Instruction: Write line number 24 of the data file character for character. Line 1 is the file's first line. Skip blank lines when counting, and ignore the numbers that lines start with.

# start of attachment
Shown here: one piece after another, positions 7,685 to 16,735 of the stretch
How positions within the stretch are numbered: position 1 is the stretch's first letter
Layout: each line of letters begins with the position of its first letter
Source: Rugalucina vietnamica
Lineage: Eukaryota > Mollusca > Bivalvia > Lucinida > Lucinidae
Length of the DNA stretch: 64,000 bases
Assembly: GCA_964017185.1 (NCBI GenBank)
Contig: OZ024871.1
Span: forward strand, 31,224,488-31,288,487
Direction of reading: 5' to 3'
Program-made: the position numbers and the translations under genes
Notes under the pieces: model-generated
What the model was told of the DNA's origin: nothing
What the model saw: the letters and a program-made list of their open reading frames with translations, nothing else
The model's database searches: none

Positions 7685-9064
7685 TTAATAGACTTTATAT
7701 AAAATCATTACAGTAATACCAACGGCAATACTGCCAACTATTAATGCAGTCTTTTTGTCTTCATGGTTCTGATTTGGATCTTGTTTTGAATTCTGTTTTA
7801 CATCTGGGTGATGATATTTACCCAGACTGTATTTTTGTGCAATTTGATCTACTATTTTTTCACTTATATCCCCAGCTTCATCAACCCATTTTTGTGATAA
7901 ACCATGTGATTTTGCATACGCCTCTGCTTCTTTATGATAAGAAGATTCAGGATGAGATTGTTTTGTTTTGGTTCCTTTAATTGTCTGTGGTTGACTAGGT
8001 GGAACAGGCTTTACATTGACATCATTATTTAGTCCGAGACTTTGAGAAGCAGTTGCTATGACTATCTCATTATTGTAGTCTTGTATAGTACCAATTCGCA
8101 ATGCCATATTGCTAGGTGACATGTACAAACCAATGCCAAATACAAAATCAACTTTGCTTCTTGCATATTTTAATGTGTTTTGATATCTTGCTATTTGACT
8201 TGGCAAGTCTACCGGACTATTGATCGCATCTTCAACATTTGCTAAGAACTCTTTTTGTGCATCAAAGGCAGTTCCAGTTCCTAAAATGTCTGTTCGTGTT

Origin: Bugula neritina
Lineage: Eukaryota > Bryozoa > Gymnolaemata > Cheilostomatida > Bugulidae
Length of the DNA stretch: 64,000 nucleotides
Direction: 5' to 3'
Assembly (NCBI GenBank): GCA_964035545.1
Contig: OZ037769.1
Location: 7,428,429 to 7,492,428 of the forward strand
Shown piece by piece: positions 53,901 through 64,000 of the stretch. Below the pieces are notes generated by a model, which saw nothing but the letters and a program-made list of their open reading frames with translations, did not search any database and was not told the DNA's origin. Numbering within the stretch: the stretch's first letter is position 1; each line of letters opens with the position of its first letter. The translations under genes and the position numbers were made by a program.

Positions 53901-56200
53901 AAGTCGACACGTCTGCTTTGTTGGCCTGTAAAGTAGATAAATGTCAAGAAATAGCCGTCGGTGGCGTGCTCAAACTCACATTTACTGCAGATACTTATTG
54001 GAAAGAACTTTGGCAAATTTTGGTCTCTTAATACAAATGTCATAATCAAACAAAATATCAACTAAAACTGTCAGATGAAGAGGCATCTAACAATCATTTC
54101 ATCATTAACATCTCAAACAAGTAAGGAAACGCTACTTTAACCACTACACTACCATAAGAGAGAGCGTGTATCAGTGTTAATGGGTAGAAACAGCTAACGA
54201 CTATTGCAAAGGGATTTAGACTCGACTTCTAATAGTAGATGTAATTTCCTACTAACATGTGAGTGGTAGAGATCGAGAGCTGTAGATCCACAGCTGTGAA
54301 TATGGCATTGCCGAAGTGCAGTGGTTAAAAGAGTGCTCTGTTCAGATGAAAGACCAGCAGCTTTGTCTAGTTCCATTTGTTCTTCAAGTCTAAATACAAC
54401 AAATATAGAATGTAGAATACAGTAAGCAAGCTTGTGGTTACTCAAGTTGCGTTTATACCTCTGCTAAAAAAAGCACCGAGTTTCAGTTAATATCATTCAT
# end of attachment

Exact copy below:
Origin: Bugula neritina